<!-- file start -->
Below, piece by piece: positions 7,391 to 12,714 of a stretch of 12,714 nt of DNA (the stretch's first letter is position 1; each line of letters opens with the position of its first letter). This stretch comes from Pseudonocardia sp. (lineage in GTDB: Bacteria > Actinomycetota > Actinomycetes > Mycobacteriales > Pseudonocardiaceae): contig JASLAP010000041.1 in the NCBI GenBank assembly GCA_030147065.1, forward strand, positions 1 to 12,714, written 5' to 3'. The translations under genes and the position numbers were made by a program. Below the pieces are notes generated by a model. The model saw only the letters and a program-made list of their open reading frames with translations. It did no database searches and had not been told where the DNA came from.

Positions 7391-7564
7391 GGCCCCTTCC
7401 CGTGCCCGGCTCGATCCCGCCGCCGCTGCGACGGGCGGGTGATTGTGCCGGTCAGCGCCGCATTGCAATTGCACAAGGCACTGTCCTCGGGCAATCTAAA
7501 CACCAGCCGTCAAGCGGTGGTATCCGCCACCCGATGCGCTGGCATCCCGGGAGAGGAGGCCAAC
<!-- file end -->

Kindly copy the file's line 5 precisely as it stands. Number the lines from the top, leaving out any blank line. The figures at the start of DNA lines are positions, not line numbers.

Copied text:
7501 CACCAGCCGTCAAGCGGTGGTATCCGCCACCCGATGCGCTGGCATCCCGGGAGAGGAGGCCAAC